Paul Givan has resigned as Prime Minister of Northern Ireland after eight months. Reason: dissatisfaction with the agreements made in the Brexit deal on the border between his country and the rest of the United Kingdom. Givan’s resignation comes three months before elections that could potentially have major implications for the future of the entire island of Ireland.
‘Today marks the end of what has been the privilege of my life,’ Givan said Thursday at a press conference announcing his departure.
Givan, who was prime minister on behalf of the pro-British Democratic Unionist Party (DUP), said that Northern Ireland should remain part of the United Kingdom as far as he is concerned and is therefore annoyed by the previously made Brexit agreements on the border between Northern Ireland and the rest of the UK.
Due to Brexit, Northern Ireland is no longer in the EU, unlike Ireland. Because these two countries do share an island, it was decided during the Brexit negotiations not to establish a hard border between the two countries; not least for fear that such a border would rekindle the long-standing tensions between Catholics and Protestants.
The Brexit agreement therefore placed the EU’s external border not between Northern Ireland and Ireland, but between Northern Ireland on the one hand, and England, Scotland and Wales on the other. That means that although Northern Ireland is part of the United Kingdom and the United Kingdom left the EU two years ago, the Northern Irish must still abide by European rules.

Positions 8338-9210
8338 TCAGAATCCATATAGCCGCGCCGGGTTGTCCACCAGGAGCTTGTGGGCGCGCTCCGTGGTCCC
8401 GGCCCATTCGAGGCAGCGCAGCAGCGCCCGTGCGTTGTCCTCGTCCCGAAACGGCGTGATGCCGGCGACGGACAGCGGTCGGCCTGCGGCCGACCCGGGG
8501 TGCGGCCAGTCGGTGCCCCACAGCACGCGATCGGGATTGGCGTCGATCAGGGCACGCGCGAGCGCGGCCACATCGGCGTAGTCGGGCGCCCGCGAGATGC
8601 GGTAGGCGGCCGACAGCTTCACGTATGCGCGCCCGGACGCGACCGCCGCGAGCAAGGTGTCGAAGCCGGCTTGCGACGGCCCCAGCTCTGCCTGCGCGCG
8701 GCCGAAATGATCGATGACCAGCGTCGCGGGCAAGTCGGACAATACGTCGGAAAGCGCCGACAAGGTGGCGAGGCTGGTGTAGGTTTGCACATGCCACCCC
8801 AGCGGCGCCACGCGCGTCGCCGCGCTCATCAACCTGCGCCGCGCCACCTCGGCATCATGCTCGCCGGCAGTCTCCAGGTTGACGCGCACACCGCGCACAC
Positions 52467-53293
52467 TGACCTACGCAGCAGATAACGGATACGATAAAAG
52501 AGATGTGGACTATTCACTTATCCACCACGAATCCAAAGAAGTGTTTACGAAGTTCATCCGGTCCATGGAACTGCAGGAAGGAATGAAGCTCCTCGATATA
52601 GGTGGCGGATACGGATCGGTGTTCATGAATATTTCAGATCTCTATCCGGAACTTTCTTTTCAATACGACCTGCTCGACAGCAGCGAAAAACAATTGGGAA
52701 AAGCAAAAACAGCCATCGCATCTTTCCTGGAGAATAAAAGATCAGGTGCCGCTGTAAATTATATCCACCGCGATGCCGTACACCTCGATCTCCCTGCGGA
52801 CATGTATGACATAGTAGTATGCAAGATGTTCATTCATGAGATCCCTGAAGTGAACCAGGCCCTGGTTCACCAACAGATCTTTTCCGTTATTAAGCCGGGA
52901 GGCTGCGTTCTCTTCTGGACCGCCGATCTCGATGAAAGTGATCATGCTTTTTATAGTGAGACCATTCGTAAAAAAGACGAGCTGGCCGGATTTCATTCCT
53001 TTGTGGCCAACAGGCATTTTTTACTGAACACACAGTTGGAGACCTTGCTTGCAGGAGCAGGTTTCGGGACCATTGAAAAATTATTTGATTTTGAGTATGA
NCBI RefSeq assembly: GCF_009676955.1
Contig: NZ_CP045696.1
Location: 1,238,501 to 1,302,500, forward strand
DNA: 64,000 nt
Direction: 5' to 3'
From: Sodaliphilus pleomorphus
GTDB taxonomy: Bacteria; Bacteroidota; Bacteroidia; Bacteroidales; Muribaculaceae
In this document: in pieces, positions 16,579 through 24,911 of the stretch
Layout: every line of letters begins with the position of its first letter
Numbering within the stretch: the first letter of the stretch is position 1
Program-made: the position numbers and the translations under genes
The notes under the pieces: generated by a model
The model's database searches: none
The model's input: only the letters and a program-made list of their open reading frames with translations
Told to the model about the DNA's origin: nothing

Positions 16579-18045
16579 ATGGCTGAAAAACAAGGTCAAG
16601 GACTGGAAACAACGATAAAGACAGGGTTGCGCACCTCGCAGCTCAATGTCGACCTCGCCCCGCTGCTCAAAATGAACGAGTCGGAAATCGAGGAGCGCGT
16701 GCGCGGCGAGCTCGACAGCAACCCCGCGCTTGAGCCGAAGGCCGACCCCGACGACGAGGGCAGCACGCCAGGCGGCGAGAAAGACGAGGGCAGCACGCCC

That so-called protocol for Northern Ireland has therefore been experienced as a monstrosity by the members of Givan’s DUP party since it was concluded. It not only breaks the unity of the United Kingdom, it also unnecessarily complicates trade between Northern Ireland, Scotland and England. On Wednesday, Northern Ireland’s Agriculture minister, also a member of DUP, said that border controls on imports of agricultural products should actually be lifted by midnight, because they are based on a protocol that should never have been introduced.
The departure of Givan comes at a very salient moment, namely three months before the Northern Ireland elections on 5 May. Normally, DUP wins it with ease, but given the dissatisfaction with the protocol, there is a chance this time that Sinn Fein, which started as a political arm of the IRA and advocates the reunification of the two Ireland countries, will become the largest for the first time in history.
Since Sinn Fein also leads the polls in Ireland, where the party also has a division, a victory in Northern Ireland on May 5 could be a prelude to a reunification of both countries.